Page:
Bells toll at 2014 Workers Memorial Day commemoration

Photo of Workers Memorial Day commemoration in Cheyenne.

Aapril 28, 2014 Sarah Kellogg of SAFER reads names of workers killed on the job in recent months to people attending the annual Workers Memorial Day commemoration in the Capitol rotunda. Pastor Karen O’Malia tolls a bell for each name.

Felled workers remembered at Capitol ceremony

Advocates call for tougher penalties, more inspectors at OSHA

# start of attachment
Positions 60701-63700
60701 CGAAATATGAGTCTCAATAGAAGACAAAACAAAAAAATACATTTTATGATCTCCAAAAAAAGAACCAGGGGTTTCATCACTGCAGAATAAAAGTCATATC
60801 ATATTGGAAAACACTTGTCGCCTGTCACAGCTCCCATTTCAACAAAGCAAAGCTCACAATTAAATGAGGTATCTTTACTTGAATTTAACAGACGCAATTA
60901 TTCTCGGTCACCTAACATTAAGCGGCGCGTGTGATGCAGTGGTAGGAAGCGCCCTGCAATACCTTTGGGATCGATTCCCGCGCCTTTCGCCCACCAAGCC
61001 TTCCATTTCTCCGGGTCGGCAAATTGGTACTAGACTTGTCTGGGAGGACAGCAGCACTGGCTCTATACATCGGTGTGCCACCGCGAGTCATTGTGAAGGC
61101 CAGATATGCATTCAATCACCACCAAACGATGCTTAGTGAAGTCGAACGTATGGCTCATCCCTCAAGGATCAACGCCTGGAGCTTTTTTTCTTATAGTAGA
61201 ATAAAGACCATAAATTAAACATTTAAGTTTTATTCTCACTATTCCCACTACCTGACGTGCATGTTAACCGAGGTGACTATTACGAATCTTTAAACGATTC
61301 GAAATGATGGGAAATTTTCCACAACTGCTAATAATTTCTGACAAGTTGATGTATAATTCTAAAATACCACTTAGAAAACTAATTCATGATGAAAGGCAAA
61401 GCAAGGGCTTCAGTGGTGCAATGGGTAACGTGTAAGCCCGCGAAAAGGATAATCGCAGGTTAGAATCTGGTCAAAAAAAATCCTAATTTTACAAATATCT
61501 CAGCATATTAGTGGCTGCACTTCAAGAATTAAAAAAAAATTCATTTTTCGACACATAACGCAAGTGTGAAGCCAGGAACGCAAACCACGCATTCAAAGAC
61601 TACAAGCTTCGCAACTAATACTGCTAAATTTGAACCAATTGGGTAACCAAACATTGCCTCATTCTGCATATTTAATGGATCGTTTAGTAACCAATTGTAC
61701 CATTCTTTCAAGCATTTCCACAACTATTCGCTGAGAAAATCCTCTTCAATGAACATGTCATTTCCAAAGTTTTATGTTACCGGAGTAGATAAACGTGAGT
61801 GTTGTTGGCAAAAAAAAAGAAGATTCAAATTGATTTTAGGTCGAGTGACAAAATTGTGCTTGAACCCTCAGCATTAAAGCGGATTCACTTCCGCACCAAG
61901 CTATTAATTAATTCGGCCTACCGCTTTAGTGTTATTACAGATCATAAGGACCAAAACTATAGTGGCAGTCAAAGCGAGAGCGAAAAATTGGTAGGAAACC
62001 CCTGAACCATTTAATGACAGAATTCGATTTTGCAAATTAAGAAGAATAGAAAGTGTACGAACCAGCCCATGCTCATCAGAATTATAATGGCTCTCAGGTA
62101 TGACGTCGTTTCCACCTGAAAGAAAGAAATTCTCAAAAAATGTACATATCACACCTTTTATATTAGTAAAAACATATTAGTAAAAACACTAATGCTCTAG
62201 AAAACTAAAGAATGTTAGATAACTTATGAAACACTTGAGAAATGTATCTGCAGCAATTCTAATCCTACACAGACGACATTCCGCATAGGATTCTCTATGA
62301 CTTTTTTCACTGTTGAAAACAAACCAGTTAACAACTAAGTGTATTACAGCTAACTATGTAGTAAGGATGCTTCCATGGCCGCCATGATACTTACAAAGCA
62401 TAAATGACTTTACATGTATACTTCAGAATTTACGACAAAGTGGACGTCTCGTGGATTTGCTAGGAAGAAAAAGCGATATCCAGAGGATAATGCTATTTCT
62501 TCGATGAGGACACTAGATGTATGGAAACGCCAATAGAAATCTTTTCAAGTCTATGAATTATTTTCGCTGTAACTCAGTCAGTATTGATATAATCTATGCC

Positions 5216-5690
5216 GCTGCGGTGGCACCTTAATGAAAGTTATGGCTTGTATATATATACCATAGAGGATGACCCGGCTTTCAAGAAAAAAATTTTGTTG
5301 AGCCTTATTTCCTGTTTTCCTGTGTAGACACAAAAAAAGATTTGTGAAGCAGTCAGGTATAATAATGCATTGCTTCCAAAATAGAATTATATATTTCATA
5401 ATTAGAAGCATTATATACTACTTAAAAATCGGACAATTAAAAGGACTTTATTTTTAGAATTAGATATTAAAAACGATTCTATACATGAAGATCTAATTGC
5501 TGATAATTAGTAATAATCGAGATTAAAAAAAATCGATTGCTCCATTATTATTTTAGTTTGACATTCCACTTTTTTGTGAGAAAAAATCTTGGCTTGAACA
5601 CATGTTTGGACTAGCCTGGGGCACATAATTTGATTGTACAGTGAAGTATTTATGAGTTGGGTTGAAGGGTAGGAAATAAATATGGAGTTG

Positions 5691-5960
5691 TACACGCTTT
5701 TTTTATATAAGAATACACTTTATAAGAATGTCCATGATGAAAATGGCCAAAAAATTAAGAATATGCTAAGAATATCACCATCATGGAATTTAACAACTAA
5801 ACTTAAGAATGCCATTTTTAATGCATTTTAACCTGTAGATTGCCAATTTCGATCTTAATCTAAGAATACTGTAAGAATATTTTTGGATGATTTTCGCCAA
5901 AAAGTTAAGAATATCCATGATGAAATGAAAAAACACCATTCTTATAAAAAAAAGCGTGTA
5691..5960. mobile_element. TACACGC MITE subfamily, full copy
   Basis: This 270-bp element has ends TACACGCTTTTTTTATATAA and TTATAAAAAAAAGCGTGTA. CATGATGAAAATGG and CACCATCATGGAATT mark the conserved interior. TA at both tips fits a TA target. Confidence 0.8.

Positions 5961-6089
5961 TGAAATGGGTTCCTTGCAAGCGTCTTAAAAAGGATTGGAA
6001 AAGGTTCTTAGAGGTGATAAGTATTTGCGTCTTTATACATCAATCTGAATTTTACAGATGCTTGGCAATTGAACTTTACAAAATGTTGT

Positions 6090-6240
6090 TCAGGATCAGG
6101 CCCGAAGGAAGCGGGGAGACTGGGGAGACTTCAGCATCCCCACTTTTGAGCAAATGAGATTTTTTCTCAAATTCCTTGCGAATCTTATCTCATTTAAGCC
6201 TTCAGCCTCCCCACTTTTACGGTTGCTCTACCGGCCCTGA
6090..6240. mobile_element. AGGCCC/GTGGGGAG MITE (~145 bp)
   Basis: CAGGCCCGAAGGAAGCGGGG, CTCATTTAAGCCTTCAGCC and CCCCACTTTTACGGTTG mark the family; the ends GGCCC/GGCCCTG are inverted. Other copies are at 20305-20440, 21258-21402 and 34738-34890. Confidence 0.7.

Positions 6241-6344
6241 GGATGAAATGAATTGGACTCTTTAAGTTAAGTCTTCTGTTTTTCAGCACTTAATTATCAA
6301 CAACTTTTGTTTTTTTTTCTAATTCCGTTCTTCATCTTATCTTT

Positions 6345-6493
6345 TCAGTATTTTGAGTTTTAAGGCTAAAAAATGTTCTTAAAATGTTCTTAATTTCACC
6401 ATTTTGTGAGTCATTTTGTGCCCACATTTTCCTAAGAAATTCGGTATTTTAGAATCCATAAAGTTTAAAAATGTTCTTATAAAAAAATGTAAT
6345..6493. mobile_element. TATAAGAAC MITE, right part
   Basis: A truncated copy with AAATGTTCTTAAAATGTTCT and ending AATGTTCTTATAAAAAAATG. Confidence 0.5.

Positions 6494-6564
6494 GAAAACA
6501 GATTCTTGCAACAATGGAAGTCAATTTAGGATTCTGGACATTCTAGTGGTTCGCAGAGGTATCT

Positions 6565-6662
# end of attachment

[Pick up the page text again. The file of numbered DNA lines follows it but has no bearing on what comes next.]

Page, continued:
In 2012, Wyoming saw the number of people killed on the job rise to a disturbing five-year high when 35 workers died. Those 35 workers were remembered when Christ Lutheran Church Pastor Karen O’Malia rang a bell 35 times at the Wyoming commemoration of Workers’ Memorial Day on Monday, April 28. The tolling of the bell reverberated through the Capitol rotunda. In conjunction with Workers Memorial Day, the Wyoming Coalition for Occupational Safety and Health (WyCOSH) released a new report that illustrates the devastating effects workplace deaths have on families. The report features two stories of fathers whose sons were killed on the job. Titled “Preventable Deaths: Safety & Health in Wyoming,” the report also presents a list of 12 steps that state policy-makers and employers themselves should take to reduce and ultimately end the loss of life and serious injury in Wyoming workplaces. Those steps include recommendations for reducing health hazards at job sites and medical monitoring so workers do not develop chronic diseases over their careers due to exposure to silica or dangerous chemicals. Without strenuous efforts, more families will be left in the position of Ed Simmons, a Casper carpenter whose son Anthony died in a fall while working at Teton Homes just west of Casper on April 10, 2013. “You know, you just want to lay down and die,” Simmons says in the report. Simmons was slated to be among the speakers at the Wyoming commemoration of Workers’ Memorial Day. But feeling the pain of the one-year anniversary of his son’s death and disappointed by a state report on the circumstances surrounding it, he decided that speaking out would not help other workers. “I wish I could believe I could make a difference, but I don’t,” he wrote in a text message to Kerry Drake, a Casper writer who worked on the WyCOSH report. Mark Aronowitz, an attorney with the Spence Association for Employee Rights, took the podium on Mr. Simmons’ behalf and told his story. And he respectfully disagreed with Ed Simmons’ assessment that his efforts cannot help to change the safety culture in Wyoming. Aronowitz noted that progress has been made in recent years because workers spoke up and demanded the attention of state policy-makers. The story of Ed Simmons and his son Anthony puts a human face on the statistics of fatality rates and injuries on the job. During the ceremony, representatives of six families rose to mark the death of one of their loved ones at a Wyoming job site. They provided very moving moments as the held up photos and noted the date of death, and noted comments like, “We miss him every day,” or “He was 65 and died two weeks before his retirement. Those named and date of death: Roger Ifland……………………………………..Aug. 10, 1981 Ashley Dawn Woodcock………………….Sept. 25, 2007 Nathan Vassallo-Perez…………………….May 5, 2011 David Morgan……………………………………Aug. 16, 2012 Jacob Dowdy…………………………………….Aug. 16, 2013 Chris Stassinos…………………………………Oct. 6, 2013 Wyoming State AFL-CIO Executive Secretary Kim Floyd offered condolences to the family present, then went on to tick off state and national injury, illness and fatality statistics that help  illustrate the problem. “It’s frustrating sometimes for us to address the issue of worker safety in Wyoming as we stand her today and observe Workers Memorial Day. Those of us involved in the effort to make employees safer at their workplaces haven’t seen the results we’re hoping to achieve.” He noted that Wyoming OSHA at its current staffing capacity would need 105 years to inspect every workplace in the state. And he argued that companies have publicly stated that stiffer penalties for safety law violations are needed. Floyd acknowledged the leadership of the Department of Workforce Services and their partnership with advocates in reaching Wyoming’s safety goals. “But I’m also here to tell them that we have more to do.” Wyoming experienced 33 workplace fatalities in 2008, 19 in 2009, 34 in 2010, 29 in 2011 – and 35 in 2012, federal statistics released in April 2014 show. This five-year high comes despite efforts by the Wyoming Legislature to entice employers with a grant program aimed at helping them build their company safety programs and an expanded courtesy inspection program. New data made available since the report went to press shows that Wyoming’s workplace fatality rate climbed to 12.2 deaths per 100,000 workers in 2012, up from 11.6 in 2011. The rate is more than three times higher than the national rate of 3.2. (The report includes a chart comparing Wyoming’s fatality rate to the national rate from 2006-2011 on Page 7.) The report includes state epidemiologist Mack Sewell’s assessment of progress made to change Wyoming’s poor culture of safety in the workplace. A story about recent fines imposed on the Sinclair Refinery in Sinclair, Wyoming, points out the importance of enforcement of safety laws and the need to assess fines when companies endanger workers. The fines levied against Sinclair have been a key to convincing its management of the need to abide by safety laws and provide the safe work environment that is every worker’s right. Finally, the report credits the state’s nation-leading efforts to reform drilling rules. Revisions to the state’s Special Well Servicing rules will provide an opportunity for OSHA to develop measures to protect people working in the oil patch from dangerous exposures to silica dust. Those exposures can lead to silicosis and other lung diseases, cancer and kidney problems. You can see the Bureau of Labor Statistics state fatality and injury data here: The Workers Memorial Day commemoration attracted considerable news coverage. You can read or see coverage of the event at these media websites: Channel 5 – KWGN, Cheyenne Casper Star-Tribune Wyoming Public Media Public News Service KGAB AM 650, Cheyenne Here are links to a video fo the 2014 Workers Memorial Day commemoration produced by Coleen Haines of the Wyoming Education Association. Part 1 Pastor Karen O’Mailia opening prayer; Mark Aronowitz speaks for Ed Simmons; families take podium to name their last loved ones. Sarah Kellogg reads list of names of those known to be killed in the past 18 months and remembers the Unknown Work. O’Malia tolls bell. Part 2 Marcia Shanor notes new WyCOSH report. AFL-CIO’s Kim Floyd acknowledges work already done, points to need for greater efforts. Part 3 Judge Gary Hartman reads letter from Gov. Matt Mead; Department of Workforce Services Joan Evans discusses recent effots to improve workplace safety. Part 4 Rep. Don Burkhart of Rawlins calls for tougher penalities. Rep. Mary Throne, minority leader in the Wyoming House from Cheyenne, calls on state to place a higher value on the workers who have built the state. Part 5 Rep. Lee Filer of Cheyenne announces plans to file legislation to establish an official state holiday for Wyoming’s Workers Memorial Day. Closing prayer from Pastor O’Malia.